Biden team previews plans for presidential inauguration

Heidi Gutman/ABC NewsBy MOLLY NAGLE, ABC News

(WASHINGTON) — With fewer than 50 days until President-elect Joe Biden takes his oath of office, Biden’s team has been laying the groundwork for the upcoming inauguration — a task further complicated this year by the growing impacts of the COVID-19 pandemic.

“We’re going to work with Congress to have an inaugural that is safe, that does not put anybody in jeopardy to the extent we can control that, and that is appropriate for the middle of a pandemic,” Anita Dunn, senior adviser for Biden’s transition, said during an appearance on ABC’s “Powerhouse Politics” podcast Wednesday.

“So what that ends up looking like hasn’t been quite settled yet, but I think it is fair to say that, as was the case with our convention, as was the case with our election night, it will not look like a traditional inaugural in all aspects,” she added.

On Monday, Biden’s transition team officially launched its presidential inaugural committee, the team in charge of spearheading the quadrennial event. It’s the latest official step the transition team has taken since Biden was ascertained president-elect by General Services Administration Administrator Emily Murphy last week — 21 days after Election Day.

Dunn told ABC News Chief White House Correspondent Jonathan Karl and Political Director Rick Klein that despite the delayed start, the team is moving ahead on schedule with their preparations to enter the White House on Jan. 20.

“President-elect Biden is someone who is going to be ready, day one, and is putting together a team that is going to be ready day one. So, we didn’t feel we lost as much time as some others might have because we were ready to go with the transition,” Dunn said.

“He’s spending time on policy briefings, he’s spending time on personnel briefings and he’s spending time preparing to hit the ground running — even with the boot,” she added, joking about Biden’s recently fractured foot, sustained while playing with his dog.

The pandemic is expected to consume Biden’s focus through the early days of his administration, tasked with ensuring an equitable distribution of the pending COVID-19 vaccine, and helping the country recover economically.

Throughout his campaign, Biden touted his ability to work across the aisle — a point that has continued to draw criticism as the majority of congressional Republicans have still not acknowledged Biden as the president-elect, and he faces a Republican-controlled Senate. Dunn argued Biden is clear-eyed about the challenges he will face.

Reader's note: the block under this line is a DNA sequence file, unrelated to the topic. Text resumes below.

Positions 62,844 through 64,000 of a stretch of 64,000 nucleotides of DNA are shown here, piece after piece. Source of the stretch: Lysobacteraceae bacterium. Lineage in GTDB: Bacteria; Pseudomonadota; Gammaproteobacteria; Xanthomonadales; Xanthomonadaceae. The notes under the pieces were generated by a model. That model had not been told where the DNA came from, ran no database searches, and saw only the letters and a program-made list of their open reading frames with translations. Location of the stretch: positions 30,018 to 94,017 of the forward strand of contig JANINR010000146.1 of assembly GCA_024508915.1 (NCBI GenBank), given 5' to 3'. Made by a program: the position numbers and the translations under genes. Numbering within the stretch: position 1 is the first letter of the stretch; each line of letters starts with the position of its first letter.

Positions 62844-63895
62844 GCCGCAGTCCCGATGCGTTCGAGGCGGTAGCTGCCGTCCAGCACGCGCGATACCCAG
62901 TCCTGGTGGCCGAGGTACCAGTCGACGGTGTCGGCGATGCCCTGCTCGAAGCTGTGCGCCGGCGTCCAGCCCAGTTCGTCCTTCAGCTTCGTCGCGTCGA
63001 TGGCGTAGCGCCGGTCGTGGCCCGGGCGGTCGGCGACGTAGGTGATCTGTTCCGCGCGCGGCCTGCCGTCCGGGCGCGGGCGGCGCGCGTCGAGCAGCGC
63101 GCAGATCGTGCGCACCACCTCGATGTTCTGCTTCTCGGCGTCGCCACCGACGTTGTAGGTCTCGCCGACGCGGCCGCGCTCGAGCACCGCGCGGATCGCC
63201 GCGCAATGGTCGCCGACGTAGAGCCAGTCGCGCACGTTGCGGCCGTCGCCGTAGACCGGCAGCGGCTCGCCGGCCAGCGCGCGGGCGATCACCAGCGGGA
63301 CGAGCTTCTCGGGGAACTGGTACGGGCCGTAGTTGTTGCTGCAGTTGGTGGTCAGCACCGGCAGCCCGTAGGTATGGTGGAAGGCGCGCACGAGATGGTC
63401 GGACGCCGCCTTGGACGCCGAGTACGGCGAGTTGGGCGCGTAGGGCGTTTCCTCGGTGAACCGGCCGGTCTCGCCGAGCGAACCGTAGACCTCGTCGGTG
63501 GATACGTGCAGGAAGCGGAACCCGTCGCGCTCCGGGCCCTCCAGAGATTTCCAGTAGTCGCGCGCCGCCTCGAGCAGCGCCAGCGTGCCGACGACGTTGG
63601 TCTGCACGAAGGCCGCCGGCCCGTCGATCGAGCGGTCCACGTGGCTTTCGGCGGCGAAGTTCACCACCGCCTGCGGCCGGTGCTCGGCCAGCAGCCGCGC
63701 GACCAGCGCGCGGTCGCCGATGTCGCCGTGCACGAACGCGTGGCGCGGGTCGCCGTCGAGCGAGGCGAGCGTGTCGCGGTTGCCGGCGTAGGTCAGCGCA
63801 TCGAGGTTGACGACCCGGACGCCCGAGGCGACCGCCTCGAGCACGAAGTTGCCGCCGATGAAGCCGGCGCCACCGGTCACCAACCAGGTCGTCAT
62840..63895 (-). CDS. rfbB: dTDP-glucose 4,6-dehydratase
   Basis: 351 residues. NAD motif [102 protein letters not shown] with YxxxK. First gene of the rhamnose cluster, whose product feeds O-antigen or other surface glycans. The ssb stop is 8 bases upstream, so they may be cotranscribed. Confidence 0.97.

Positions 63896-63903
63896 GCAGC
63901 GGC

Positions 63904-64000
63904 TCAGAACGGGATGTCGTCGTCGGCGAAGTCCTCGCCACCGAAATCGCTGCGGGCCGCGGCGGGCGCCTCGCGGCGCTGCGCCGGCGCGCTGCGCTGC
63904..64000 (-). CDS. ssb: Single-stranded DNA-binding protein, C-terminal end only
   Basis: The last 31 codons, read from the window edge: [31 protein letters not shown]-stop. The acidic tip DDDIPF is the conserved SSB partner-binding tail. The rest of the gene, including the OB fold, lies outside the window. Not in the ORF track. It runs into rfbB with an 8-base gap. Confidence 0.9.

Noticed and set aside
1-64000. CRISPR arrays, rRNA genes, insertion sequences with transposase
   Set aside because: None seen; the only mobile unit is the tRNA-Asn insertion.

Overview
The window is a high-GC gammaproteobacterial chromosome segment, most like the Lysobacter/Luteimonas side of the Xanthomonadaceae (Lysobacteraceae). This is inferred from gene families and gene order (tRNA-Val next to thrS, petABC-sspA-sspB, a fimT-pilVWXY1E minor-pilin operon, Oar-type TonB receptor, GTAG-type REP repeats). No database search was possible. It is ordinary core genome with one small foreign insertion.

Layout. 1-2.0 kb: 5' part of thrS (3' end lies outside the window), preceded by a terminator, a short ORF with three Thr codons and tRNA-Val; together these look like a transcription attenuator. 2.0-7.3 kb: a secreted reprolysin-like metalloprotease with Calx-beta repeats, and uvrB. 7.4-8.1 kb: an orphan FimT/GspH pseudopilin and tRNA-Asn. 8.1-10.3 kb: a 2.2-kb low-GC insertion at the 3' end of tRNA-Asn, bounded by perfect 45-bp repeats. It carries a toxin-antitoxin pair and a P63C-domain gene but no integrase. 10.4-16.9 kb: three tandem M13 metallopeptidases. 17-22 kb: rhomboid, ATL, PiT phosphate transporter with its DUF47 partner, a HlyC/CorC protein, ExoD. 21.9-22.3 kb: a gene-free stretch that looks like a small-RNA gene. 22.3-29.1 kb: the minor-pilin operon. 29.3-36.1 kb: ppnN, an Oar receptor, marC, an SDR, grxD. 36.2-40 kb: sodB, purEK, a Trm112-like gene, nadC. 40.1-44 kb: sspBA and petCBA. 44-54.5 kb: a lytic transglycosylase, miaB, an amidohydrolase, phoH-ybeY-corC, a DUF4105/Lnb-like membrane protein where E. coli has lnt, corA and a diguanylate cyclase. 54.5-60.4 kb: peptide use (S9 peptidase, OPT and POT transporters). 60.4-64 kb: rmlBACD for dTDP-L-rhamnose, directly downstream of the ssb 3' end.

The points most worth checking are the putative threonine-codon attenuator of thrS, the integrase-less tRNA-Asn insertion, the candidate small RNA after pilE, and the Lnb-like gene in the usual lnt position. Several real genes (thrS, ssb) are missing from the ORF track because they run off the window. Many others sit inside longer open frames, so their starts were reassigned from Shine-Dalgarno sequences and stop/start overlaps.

“I think that his legislative background and his level of trust and relationships that he has still, and the respect he has for members of the Senate, members of the House, is a critical aspect of how he’s going to approach being able to deal with Congress. But he’s very realistic,” Dunn said.

“There are issues where they’re not going to agree and they will not be able to find common ground, but he also believes that you’ve got to try,” she continued. “You have to try and the American people need to see that you have tried. And that is his intention, and he thinks he can do it. And he has a track record of being able to do it both in the Senate and then as vice president.”

Dunn, who served as one of the highest-ranking women on Biden’s winning campaign, is not expected to join the administration, but has served in a key advisory role during the transition.

Earlier this week, Biden announced the leadership for his White House communications staff — a historic, all-female group including incoming White House press secretary Jen Psaki, whom Dunn praised for her decision to “suit up and take the playing field.”

“She’s an excellent spokesperson, but she also shares President-elect Biden’s belief that this is now part of the face of America to the world, and that we have to have someone who believes in transparency and credibility,” she said.

Asked if Biden’s return to the White House would also mean the return of a daily press briefing, Dunn said there would be “some kind of briefing,” but noted that they could be “improved,” suggesting Biden’s team may undertake “some innovations.”

“We’re committed to making sure that what you hear, and what the American people hear in that White House press room, that it reflects what President-elect Biden wants to do as president, which is restore our credibility, both with the people, the United States and around the world,” she said.

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